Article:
Published On: Sat, Jan 21st, 2012

D G Faust, Harvard president focusses on culture of global learning

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Drew Gilpin Faust

Drew Gilpin Faust

According to Drew Gilpin Faust, president, Harvard University, “The effects of internationalization, a term used often by academic institutions, are now visible. The term has matured and grown beyond the single aspect of Western universities attracting students from around the world to their campuses. “

The 28th president of Harvard University, Drew Gilpin Faust, observed in her lecture at the University of Mumbai, “More than three-quarters of scientific articles published in international journals with a product of at least two institutions and one in three articles was authored by a global team.”

Drawn from that idea, vice-chancellor of the University of Mumbai Rajan Welukar said he was “exploring” various way to connect his team of senior star faculty members to travel to Harvard in Cambridge, Boston, to understand how the process of teaching-learning had evolved. “Unprecedented connectivity is complimented by global connectivity held in a borderless age in which students can move easily, faculty connect mobility and ideas flow more freely,” added Faust who was speaking on the ‘Challenges of Higher Education’.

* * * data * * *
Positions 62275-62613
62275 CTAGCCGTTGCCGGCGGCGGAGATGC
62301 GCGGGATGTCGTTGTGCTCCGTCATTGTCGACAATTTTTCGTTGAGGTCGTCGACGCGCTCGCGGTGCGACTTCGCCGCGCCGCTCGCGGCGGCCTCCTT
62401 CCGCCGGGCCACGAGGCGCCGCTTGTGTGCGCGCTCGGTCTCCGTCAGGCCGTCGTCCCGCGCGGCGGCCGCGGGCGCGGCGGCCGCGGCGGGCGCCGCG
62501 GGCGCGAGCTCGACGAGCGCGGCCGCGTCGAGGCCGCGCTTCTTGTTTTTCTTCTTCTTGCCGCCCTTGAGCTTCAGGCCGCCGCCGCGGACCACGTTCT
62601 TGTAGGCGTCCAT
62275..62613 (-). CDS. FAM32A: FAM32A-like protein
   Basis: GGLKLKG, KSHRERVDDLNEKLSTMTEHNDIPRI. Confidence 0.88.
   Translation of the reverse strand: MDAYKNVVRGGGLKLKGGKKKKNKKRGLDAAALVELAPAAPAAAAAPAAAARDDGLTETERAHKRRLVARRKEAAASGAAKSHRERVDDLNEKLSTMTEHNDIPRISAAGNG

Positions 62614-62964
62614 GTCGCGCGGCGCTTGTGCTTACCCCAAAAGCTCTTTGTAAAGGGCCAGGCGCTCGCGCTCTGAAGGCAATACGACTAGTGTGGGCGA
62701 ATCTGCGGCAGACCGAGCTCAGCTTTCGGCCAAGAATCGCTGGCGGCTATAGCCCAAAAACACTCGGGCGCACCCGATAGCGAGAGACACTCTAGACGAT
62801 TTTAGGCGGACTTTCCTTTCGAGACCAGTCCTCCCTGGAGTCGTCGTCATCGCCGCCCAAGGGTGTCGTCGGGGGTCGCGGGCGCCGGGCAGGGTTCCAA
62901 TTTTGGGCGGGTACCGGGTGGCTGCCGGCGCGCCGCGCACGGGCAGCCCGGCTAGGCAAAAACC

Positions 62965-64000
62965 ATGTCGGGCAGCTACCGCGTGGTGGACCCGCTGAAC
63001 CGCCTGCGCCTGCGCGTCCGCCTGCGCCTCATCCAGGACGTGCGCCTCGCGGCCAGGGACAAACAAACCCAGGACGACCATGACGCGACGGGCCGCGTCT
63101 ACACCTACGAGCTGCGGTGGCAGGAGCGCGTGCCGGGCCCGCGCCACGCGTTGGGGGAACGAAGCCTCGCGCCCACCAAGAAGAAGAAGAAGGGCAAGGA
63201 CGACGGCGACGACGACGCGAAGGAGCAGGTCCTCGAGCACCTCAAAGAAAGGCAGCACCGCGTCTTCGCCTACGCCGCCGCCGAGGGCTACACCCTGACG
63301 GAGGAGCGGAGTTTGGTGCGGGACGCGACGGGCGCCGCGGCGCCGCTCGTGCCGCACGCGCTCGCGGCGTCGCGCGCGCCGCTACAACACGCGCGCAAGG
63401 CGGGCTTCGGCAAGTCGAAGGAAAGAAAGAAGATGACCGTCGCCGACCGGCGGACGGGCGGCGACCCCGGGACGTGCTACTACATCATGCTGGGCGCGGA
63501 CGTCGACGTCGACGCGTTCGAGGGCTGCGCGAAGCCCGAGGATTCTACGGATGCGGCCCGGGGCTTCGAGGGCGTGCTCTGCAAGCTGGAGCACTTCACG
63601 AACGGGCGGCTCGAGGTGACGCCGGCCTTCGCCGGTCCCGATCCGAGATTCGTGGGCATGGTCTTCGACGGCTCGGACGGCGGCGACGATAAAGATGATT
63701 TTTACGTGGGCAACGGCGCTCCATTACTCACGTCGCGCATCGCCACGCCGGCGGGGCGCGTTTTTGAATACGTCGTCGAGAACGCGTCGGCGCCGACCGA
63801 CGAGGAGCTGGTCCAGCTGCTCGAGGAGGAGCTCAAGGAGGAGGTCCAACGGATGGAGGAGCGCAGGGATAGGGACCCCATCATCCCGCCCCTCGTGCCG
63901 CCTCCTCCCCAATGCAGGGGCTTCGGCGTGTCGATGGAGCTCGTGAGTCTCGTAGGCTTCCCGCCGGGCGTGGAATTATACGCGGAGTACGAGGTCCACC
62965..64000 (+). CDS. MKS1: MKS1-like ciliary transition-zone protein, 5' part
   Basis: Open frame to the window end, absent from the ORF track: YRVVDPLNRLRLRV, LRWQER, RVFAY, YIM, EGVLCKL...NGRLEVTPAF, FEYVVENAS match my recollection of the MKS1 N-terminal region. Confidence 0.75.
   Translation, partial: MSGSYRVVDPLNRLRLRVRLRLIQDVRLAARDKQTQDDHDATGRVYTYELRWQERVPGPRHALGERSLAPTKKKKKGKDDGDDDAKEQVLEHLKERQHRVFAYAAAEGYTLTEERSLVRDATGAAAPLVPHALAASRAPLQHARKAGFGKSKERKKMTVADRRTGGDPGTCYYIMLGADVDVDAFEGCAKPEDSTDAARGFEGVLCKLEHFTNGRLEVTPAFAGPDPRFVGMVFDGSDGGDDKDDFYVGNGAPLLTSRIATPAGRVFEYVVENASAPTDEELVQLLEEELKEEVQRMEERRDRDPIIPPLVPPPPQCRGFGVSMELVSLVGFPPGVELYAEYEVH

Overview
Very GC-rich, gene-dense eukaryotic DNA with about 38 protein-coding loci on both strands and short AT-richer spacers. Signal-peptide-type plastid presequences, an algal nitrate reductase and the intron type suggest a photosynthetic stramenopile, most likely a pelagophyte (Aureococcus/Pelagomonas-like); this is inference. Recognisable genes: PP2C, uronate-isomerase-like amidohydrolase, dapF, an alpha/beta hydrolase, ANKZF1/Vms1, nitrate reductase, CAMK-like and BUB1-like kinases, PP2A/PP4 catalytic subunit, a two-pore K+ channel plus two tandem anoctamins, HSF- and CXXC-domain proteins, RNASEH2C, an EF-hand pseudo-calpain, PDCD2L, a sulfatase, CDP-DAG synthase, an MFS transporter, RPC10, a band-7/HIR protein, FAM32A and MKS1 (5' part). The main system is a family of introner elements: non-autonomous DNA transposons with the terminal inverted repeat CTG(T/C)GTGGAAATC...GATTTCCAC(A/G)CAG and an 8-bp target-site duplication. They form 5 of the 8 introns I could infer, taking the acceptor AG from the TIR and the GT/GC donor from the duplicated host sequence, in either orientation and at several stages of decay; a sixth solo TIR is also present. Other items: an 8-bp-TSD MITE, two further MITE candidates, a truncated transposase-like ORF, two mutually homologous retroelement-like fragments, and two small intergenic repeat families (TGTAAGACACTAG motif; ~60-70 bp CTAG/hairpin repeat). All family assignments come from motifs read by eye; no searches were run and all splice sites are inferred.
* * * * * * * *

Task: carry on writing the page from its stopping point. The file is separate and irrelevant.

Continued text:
Speaking of the aim that India has set for itself to increase the number of students going for higher education from the current 15% of the population to a “hopeful” 30% by 2020, she borrowed the ideas of the early champions of Indian education. Going back to 1862 when the University of Mumbai awarded its first degrees to eight men, she recollected the words of the first chancellor, and said what he said 150 years ago mattered even more today. “To recollect that you are no longer pupils of any single school but graduates of this university. Your standards must henceforth be that of the whole educated world,” she quoted John Lord Elphinstone.

She went on to applaud the strides that the country had made, “There can be no doubt that India is boldly advancing.” She said how often her university drew so much from the old wealth of religion, literature and poetry of Indian origin.

A course at Harvard introduces the new generation of women and men to enduring texts like the Bhagawat Gita and the Ramayana through the stories of the narratives of the Hindu tradition. She spoke of how proud she was of an alumnus who is building a multi-classical library in India as an appreciation for Indian classical literature. “Scholars will translate 37 titles from 9 languages, each book printed in the original language and in English,” she added.

During her first visit to India, Faust, a historian of the Civil War and the American South, concluded by reminding universities about their core commitment to education: “Education is about necessities, it is about values and meaning, about stepping back from the urgent present, to see it clearly and correctly and thus to be able to imagine a world that is different.”